Our inability or failure to recognize, respond to and effectively manage the accelerated impact of social media could materially adversely impact our business.
There has been a marked increase in the use of social media and similar platforms which allow individual access to a broad audience of consumers and other interested persons. Many social media platforms immediately publish the content their subscribers and participants’ post, often without filters or checks on accuracy of the content posted. Information posted on such platforms at any time may be adverse to our interests and may harm our performance, prospects or business, regardless of the information’s accuracy.
As part of our marketing strategy, we rely on search engine marketing, social media and new technology platforms to attract and retain guests and maintain brand relevance. Our strategy and initiatives may not be successful, resulting in expenses incurred without improvement in guest traffic or brand relevance. In addition, a variety of risks are associated with the use of social media, including the improper disclosure of proprietary information, negative comments about us, exposure of personally identifiable information, fraud, or out-of-date information. The inappropriate use of social media vehicles by our guests or employees could increase our costs, lead to litigation or result in negative publicity that could damage our reputation.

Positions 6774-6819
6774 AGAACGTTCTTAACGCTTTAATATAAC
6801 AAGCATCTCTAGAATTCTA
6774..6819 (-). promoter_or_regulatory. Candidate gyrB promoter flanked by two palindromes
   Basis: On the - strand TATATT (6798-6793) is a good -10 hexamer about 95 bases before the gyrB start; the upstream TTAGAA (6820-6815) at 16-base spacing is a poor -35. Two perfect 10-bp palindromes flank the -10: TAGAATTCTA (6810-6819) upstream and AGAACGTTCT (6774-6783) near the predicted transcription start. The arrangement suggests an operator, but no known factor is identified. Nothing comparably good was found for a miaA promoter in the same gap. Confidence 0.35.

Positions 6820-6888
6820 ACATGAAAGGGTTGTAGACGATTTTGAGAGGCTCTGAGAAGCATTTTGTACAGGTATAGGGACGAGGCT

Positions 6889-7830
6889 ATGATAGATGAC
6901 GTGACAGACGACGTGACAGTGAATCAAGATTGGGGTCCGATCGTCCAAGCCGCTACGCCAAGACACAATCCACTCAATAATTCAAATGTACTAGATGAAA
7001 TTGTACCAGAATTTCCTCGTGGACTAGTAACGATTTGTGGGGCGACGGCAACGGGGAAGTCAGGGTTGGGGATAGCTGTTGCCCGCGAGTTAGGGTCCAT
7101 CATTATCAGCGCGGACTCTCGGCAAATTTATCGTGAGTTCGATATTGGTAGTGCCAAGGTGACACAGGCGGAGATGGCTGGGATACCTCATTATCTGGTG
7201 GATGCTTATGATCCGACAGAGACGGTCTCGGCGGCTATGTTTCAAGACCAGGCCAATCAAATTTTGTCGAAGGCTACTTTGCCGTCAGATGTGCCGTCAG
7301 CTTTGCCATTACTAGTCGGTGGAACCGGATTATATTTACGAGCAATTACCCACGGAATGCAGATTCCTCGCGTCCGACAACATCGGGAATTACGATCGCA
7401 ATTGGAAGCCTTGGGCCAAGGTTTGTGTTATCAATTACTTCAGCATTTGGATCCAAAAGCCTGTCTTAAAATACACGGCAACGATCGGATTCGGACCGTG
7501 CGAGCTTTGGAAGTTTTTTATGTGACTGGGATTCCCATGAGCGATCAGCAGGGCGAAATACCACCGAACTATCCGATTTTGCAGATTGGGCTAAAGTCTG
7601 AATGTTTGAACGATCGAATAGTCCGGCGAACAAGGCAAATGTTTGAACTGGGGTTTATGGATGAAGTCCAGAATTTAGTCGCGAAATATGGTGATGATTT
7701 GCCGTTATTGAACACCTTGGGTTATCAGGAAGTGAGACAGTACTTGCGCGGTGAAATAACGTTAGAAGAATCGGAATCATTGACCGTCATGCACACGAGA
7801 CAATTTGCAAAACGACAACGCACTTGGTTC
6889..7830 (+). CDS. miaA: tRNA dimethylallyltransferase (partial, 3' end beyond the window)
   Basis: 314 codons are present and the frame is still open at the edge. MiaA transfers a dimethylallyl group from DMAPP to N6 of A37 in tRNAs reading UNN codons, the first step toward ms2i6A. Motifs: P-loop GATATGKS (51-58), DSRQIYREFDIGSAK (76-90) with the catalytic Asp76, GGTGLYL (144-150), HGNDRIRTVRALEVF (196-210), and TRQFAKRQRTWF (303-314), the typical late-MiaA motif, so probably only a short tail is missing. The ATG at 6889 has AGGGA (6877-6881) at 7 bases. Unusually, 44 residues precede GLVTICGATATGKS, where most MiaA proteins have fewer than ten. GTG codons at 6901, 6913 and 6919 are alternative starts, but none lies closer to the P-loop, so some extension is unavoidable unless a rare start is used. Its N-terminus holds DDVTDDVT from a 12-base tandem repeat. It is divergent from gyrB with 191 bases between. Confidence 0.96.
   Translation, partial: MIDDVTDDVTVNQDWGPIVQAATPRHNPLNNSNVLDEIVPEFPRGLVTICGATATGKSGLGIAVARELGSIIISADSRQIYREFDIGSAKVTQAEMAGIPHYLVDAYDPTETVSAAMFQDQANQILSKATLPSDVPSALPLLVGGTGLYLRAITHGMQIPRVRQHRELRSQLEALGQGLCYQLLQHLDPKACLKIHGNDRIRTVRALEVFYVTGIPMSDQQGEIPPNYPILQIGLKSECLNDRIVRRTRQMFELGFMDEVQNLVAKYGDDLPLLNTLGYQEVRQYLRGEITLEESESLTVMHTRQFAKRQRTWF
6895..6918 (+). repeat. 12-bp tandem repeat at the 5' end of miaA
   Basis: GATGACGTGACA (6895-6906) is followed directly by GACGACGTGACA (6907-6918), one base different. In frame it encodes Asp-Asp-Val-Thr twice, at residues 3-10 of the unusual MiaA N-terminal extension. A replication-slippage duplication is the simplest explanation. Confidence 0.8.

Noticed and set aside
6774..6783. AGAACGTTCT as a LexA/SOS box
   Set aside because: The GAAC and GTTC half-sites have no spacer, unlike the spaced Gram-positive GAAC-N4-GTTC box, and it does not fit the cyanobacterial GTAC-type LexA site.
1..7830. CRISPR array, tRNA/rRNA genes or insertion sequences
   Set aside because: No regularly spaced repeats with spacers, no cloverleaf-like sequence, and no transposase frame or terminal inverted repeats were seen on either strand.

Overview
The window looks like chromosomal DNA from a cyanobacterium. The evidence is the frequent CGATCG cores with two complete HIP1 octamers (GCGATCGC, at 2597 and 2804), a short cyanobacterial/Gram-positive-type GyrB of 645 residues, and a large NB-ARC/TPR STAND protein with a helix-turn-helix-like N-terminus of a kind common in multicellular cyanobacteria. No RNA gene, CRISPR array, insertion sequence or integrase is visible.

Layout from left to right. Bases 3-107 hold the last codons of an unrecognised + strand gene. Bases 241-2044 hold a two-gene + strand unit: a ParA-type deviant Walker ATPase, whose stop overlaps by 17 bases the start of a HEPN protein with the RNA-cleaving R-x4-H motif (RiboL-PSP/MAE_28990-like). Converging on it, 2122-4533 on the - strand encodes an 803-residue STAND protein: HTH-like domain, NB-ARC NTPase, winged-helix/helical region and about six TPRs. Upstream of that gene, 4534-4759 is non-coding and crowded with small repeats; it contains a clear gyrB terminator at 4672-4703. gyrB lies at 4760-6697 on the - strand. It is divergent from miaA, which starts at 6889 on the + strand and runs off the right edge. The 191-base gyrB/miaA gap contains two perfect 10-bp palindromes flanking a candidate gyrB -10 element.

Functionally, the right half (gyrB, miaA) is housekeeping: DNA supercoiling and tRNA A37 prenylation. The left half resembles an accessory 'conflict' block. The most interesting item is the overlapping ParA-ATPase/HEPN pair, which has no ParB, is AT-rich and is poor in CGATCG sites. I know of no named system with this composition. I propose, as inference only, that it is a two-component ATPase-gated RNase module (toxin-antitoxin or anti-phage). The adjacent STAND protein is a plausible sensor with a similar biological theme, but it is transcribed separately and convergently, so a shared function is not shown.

We are exposed to risks related to cyber security and protection of confidential information, and failure to protect the integrity and security of payment card or individually identifiable information of our guests and teammates or confidential and proprietary information of the Company could damage our reputation and expose us to loss of revenues, increased costs and litigation.